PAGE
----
Red Sea Situation – Daily Bulletin

Welcome to the second daily bulletin relating to the situation in the Red Sea and Suez Canal.

Situation update

There have been no significant incidents since Wednesday, 20th December, in the Red Sea. Splash 247 ( reports that whilst the US and Coalition of 10 countries have announced Operation Prosperity Guardian to defend ship navigation in the Red Sea, many oil majors, container lines and bulk owners have suspended Suez Canal Transits and/or opted for longer rerouting around Cape of Good Hope. Splash 247 also reports that several of the ultra-large containerships which had been stuck in the Red Sea between the Houthis in the south and a Suez transit to the north have now started moving, ready to pay another canal toll and to transit across the Mediterranean and down the west coast of Africa in order to get to Asia. Typically, this may add 9-14 days to a voyage length. Clarksons reports over 150 vessels have chosen to reroute to date, which will result in price increases, and also increased demand for bunkers, crew logistics and husbandry.

There is congestion in South African ports due to bad weather and equipment failures. However, there is sufficient bunker capacity, although Inchcape local port agents report halted supply at Algoa Bay due to customs and regulatory disputes.

All this means more uncertainty. Vincent Clerc, the CEO of Maersk, told CNBC, an American news channel, yesterday that it would take a “few weeks” for the task force to be fully operational, giving shippers and fellow owners a heads-up that the impasse in the Red Sea is here to stay into the new year.

Ambrey Daily Incident report:

    A Singapore-flagged bulk carrier was approached by four skiffs while transiting southbound through the Bab el-Mandeb Strait, approximately 13M west of Dhubab, Yemen.
    A Liberia-flagged tanker sighted an aerial threat flying above the vessel while transiting eastbound through the Gulf of Aden closing on Point A of the International Recommended Transit Corridor
    A Malta-flagged bulk carrier was hijacked 380M east of Socotra Island. The crew were taken hostage and the vessel was transferred to Somali territorial waters.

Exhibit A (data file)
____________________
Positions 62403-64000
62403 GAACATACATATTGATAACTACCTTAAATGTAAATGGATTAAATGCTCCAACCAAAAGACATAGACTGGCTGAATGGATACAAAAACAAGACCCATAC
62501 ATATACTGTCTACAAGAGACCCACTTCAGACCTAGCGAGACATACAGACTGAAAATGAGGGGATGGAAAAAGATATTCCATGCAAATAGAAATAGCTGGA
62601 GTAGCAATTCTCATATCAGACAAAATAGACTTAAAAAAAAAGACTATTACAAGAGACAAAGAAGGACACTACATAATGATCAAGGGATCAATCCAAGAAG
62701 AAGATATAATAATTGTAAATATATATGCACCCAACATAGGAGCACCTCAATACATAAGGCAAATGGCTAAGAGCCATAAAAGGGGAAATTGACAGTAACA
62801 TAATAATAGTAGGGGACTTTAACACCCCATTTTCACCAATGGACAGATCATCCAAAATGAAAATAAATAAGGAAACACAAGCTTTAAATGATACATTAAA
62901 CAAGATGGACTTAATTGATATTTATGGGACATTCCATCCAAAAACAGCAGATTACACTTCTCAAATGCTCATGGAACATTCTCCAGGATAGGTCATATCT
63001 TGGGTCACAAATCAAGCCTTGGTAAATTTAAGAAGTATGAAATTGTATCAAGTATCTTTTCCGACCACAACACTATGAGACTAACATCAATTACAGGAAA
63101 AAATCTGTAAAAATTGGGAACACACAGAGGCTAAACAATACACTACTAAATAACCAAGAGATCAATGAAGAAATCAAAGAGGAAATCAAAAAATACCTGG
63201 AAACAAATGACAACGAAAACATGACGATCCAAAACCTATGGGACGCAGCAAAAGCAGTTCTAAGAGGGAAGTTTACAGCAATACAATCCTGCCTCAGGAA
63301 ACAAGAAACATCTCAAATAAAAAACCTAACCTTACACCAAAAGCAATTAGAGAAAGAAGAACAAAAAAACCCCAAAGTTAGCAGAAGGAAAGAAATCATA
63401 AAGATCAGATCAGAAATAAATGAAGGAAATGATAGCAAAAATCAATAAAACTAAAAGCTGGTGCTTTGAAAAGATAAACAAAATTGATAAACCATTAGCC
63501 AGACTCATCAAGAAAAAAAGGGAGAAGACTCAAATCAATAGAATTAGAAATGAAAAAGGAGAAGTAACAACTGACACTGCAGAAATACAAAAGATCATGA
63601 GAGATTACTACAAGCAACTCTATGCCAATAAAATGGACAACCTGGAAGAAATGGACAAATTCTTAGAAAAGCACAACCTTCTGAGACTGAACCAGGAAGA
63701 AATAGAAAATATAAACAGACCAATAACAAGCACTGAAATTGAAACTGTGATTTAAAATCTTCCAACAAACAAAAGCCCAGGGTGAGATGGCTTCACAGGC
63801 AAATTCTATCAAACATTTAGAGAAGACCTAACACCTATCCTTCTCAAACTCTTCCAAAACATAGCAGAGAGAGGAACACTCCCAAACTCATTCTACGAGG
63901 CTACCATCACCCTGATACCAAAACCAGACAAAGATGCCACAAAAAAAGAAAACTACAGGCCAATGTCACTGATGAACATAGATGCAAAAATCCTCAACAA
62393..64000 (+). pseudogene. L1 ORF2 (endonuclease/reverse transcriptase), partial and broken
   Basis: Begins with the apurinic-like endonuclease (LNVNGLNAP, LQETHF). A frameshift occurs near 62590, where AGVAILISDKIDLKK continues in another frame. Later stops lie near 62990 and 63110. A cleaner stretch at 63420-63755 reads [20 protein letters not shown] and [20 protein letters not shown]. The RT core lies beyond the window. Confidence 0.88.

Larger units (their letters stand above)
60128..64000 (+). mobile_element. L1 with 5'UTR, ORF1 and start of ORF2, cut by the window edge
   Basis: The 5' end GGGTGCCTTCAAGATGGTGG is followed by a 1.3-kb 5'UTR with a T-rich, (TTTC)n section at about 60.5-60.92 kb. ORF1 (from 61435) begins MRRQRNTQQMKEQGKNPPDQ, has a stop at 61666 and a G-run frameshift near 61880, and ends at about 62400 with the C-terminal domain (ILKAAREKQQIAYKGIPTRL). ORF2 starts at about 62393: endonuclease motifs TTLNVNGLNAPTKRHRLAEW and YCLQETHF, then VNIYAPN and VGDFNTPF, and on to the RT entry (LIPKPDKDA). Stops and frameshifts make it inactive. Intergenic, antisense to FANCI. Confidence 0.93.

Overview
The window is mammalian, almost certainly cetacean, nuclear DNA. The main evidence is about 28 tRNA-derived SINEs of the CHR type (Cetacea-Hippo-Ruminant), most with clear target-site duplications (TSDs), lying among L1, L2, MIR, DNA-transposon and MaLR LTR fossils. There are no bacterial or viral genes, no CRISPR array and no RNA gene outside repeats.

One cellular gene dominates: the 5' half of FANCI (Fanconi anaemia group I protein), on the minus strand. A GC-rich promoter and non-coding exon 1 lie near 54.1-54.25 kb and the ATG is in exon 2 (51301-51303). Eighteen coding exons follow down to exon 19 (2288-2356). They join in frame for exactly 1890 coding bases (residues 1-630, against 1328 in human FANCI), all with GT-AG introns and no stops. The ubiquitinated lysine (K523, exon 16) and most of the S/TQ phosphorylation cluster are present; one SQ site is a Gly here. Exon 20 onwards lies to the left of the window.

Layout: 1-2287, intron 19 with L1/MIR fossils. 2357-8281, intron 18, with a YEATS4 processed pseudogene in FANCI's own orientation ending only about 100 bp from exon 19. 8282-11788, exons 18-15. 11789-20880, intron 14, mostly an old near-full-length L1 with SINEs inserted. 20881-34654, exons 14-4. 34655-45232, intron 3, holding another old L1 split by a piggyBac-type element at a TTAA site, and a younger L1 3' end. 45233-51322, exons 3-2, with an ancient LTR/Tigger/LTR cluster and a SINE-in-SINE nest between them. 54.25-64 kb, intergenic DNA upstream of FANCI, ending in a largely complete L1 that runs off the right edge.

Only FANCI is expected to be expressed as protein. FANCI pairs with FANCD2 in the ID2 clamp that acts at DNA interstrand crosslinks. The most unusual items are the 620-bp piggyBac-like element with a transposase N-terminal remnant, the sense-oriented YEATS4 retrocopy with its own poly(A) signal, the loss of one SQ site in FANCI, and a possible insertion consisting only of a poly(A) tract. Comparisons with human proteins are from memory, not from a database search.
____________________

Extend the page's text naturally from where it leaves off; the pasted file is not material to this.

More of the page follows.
A Liberia-flagged tanker sighted an Unmanned Aerial Vehicle (UAV) flying in the vessel’s vicinity while exiting the Bab el-Mandeb Strait southbound approximately 7M south of Perim Island, Yemen.

Suez Canal Transits

The Suez Canal Authority has reported a 15% decline in transits, particularly of container vessels, in recent weeks. For instance, in Week 50, there were 82 container vessel transits, down from 100 just 4 weeks earlier. The trend line for December is now almost flat. As previously mentioned, over 150 vessels have diverted around the Cape of Good Hope.

Suez Canal Transits 1

How can Inchcape Shipping Services help?

Inchcape Shipping Services is well established in Africa when considering to divert around the Cape of Good Hope. With 14 port offices and a network of carefully selected and vetted partners, our team of experienced agents offer top-notch support and expertise to vessels when they are in port, covering everything from crew welfare and customs formalities to fuel supply and waste management.

We provide:

  • 24/7 availability with a local Inchcape representative.
  • Direct liaison with the vessel on all aspects of the call when required.
  • Critical local expertise and liaison with managing local authorities.
  • Assist with crew logistics, including transport to and from the airport, accommodation, and medical assistance.
  • Coordination and facilitation of bunker supplies, supervision and sampling.

Our team are ready to support you in Africa and Mauritius. Please contact us for a prompt PDA on these email addresses:

Subscribe to receive daily reports on the ongoing situation.